Monday, September 12, 2011

Why Kids Love Animals





Ever wonder why children, even babies, are so drawn to animals? Even linguists have long been aware of this attraction. Turns out that more than a third of the average baby’s earliest words are names for animals with “cat,” “dog,” “duck,” and “bunny” leading the pack. What’s more, we see a similar trend among signs.

But why do children find animals fascinating? Is it because so many children’s books feature animals, thereby inspiring the preference? Or, to turn this theory on its ear, do so many books feature animals because the preference already exists? It seems clear to me that the latter is the case. I simply can’t imagine that inundating a young child with books about pieces of furniture instead of animals would create a passion for chairs and tables that could rival that for dogs and cats!

What lies behind kids’ attraction to animals is really quite simple, researchers tell us. As young babies begin looking around their world, they are automatically attracted to things that move, are brightly colored, and are easy to see. They are fascinated by things that make interesting noises, are capable of interacting with them and are unpredictable in what they do and how they behave. The most obvious items that fit this description are other people. And, in fact, from the day they are born, babies are absolutely fascinated by the faces and voices of the people around them.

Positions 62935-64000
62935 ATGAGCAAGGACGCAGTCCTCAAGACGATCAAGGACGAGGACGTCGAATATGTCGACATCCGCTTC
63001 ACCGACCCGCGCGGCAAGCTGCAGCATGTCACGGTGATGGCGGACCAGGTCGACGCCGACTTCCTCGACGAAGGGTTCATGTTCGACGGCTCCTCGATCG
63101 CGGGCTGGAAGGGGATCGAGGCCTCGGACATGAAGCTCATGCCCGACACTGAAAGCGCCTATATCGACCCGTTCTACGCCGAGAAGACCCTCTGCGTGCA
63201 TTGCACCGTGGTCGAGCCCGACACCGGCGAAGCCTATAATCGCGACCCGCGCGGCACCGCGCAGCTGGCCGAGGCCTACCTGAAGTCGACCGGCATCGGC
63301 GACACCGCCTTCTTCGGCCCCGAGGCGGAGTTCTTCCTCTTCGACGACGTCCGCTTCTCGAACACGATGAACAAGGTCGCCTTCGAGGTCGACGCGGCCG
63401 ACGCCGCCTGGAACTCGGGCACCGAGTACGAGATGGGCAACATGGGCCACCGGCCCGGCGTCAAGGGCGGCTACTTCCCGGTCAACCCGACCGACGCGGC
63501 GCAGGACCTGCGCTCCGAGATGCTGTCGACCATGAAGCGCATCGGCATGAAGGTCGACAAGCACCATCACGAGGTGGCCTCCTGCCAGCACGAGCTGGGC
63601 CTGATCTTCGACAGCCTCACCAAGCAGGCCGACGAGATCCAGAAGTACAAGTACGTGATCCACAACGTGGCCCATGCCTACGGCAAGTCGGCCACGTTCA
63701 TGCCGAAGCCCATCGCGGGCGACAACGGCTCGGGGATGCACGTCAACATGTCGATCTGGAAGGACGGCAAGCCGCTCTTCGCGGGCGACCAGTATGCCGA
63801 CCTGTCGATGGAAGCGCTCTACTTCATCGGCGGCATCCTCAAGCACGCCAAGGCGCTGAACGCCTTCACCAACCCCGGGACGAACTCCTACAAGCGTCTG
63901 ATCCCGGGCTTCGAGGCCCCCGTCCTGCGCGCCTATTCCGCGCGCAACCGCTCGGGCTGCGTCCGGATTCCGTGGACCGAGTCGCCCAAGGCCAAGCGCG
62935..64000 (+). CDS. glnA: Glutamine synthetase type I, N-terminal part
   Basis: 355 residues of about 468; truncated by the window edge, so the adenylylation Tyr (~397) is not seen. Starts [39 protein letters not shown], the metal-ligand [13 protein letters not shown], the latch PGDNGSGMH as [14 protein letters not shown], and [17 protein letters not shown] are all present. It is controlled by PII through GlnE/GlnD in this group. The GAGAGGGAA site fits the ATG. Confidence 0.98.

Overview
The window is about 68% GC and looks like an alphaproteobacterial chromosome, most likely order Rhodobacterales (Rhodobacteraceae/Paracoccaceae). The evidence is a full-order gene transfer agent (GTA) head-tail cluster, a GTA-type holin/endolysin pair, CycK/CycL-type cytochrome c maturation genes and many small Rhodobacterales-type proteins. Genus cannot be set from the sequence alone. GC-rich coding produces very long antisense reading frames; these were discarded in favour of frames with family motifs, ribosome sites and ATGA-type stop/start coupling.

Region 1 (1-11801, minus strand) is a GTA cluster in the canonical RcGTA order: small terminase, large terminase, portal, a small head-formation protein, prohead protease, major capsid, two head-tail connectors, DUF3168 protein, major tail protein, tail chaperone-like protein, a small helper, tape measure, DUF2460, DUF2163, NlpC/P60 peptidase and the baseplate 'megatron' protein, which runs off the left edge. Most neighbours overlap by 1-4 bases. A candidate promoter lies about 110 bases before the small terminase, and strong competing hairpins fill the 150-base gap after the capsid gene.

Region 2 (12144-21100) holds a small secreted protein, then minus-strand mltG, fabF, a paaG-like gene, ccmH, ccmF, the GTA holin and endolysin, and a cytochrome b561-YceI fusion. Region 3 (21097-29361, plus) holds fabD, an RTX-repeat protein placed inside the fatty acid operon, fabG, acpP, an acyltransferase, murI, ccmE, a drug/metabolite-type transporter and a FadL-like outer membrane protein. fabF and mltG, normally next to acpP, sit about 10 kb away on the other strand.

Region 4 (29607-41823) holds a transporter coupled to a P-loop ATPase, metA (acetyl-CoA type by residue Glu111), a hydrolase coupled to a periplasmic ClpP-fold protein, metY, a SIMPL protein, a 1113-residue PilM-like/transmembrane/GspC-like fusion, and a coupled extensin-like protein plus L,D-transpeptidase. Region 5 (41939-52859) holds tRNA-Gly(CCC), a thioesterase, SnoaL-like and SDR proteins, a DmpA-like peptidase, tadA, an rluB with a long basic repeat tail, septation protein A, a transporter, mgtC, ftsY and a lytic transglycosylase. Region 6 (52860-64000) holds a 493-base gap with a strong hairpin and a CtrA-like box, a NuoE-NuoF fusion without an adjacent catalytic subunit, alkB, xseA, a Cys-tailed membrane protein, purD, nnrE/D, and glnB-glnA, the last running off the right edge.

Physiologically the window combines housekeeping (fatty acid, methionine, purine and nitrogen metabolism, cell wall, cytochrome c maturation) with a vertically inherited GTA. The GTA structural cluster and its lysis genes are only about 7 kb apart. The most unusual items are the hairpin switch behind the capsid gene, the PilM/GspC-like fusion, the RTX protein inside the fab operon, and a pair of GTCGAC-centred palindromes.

But humans aren’t the only things in the world that meet these criteria. Animals do, too. In sharp contrast to even the most exciting mechanical toy, an animal moves itself around, behaves in unpredictable ways, and makes funny noises. What’s more, many of the animals children see at close range have the added advantage of providing what researchers call “contact comfort”—or what most people call being soft and cuddly! In other words, babies find animals about as far from boring as things can be without being human.

So, whatever you do, don’t stop your signing efforts with signs for “eat,” “milk,” more,” and other mealtime signs. Your baby want to let you know about what is particularly fascinating in the about the world around him or her—and that definitely means signs for animals will be winners!

Happy Signing (and don’t forget to follow us on Facebook)!

Linda

Linda Acredolo, Ph.D.
Co-Founder, the Baby Signs® Program
and
Professor Emeritus, UC Davis
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